Religious persecution consists in making an offence of certain religious beliefs, or of their natural expression in speech, writing, or religious observances. The term is loosely used of mob violence, which is sometimes encouraged or connived at by the authorities; but in its stricter form refers to legal action. Whilst there is some doubt of the exact point where political precaution passes into religious persecution, in practice any punishment of religious belief or interference with religious action is persecution, except so far as it can be justified by real public danger or by gross and public scandal or disorder.
Religious persecution may be part of a social, political or economic conflict between two religious groups which may conduct terrorist activities against each other. Force or superior power may be used to exploit a different religious group through fear. This may be achieved by physical or psychological intimidation, terrorism, indoctrination and occultism. Indoctrination and moralism may produce a guilt complex. Fear of the occult and of being cursed may cause mental disorder, physical disease and even death (as is recorded in tribal societies).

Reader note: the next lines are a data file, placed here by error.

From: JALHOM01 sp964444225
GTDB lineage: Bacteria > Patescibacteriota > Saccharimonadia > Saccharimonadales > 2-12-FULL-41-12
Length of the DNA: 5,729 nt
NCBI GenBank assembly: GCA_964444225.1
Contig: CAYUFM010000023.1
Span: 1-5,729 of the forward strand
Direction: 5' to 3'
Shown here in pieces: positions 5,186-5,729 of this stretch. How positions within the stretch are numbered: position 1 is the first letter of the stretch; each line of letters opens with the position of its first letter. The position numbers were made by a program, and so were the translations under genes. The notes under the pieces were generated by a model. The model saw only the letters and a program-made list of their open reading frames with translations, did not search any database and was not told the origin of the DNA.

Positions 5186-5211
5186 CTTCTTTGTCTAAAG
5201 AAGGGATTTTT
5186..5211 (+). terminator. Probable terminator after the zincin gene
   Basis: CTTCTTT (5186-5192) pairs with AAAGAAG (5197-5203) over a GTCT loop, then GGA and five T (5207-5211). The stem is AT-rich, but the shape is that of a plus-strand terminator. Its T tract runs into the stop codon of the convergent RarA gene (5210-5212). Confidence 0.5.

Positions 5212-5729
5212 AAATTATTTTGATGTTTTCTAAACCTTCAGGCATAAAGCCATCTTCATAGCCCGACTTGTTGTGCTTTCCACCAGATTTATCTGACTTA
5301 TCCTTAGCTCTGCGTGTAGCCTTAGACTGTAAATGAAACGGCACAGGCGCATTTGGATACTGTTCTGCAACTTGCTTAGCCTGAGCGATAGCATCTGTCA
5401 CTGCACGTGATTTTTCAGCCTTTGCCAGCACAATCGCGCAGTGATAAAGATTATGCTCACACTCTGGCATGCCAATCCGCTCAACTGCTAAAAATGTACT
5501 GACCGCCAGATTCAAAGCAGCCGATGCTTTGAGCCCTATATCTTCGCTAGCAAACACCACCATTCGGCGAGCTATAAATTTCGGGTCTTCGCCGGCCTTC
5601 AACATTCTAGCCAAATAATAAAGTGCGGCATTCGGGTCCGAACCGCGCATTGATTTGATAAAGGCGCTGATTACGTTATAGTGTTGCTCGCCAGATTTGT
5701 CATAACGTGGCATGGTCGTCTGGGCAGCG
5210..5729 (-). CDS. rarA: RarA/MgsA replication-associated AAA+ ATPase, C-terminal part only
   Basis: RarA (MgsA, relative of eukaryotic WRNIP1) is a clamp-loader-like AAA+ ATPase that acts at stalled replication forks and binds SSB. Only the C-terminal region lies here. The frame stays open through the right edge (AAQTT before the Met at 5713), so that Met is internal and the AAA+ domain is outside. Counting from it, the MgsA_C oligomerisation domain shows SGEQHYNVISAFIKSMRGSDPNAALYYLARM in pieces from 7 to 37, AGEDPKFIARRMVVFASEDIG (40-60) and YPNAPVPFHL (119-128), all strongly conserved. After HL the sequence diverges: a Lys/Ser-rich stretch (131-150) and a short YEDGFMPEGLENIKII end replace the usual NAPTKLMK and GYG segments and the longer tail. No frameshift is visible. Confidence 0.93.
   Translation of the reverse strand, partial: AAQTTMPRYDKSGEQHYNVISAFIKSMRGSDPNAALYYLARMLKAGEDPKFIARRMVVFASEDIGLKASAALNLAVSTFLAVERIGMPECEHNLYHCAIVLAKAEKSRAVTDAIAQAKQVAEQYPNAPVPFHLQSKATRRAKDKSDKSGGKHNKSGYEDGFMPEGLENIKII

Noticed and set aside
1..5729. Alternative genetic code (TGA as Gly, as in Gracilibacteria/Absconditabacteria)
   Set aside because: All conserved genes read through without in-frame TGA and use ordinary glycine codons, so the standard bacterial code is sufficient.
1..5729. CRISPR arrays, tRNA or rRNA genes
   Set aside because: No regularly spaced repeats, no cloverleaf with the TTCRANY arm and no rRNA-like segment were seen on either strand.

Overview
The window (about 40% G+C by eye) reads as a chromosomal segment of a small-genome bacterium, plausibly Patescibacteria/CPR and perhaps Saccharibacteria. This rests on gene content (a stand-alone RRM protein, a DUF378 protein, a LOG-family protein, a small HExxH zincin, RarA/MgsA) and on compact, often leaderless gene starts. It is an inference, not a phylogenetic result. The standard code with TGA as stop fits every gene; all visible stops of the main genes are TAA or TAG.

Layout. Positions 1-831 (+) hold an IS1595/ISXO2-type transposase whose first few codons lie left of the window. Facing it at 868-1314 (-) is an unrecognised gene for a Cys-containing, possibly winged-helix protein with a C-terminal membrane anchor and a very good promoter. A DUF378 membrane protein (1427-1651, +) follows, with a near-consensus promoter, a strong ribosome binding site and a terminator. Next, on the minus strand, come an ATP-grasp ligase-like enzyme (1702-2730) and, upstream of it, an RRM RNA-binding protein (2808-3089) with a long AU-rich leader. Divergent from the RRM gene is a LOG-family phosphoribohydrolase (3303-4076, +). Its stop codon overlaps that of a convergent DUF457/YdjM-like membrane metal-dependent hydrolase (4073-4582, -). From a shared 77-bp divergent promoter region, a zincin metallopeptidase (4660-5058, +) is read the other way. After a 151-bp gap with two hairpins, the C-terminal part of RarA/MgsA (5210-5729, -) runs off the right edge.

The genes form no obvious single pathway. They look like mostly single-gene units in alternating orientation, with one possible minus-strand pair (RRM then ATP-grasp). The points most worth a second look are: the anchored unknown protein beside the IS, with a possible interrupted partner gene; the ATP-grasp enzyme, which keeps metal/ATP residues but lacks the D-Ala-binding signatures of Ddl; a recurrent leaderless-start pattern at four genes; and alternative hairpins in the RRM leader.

Religious intimidation has existed through history and is still a present-day reality. In 1983, for example, more than 250,000 Muslims living in nearly 100 countries as minorities faced persecution and oppression. Since coming to power in 1979 Iran's clerical rulers have executed tens of thousands and continually persecuted the 350,000 followers of the Baha'i faith. With the deaths of three Iranian Christian leaders in 1997-98 fears are rising among the country's 80,000 Christians of a new wave of repression directed against them.
Misbelief is offensive to God and abominable. It is also a moral pestilence which must not be allowed to infect the faithful. Heretics are also enemies of the State. The existence of heresy imperils national unity and its practices are contrary to social welfare and good order.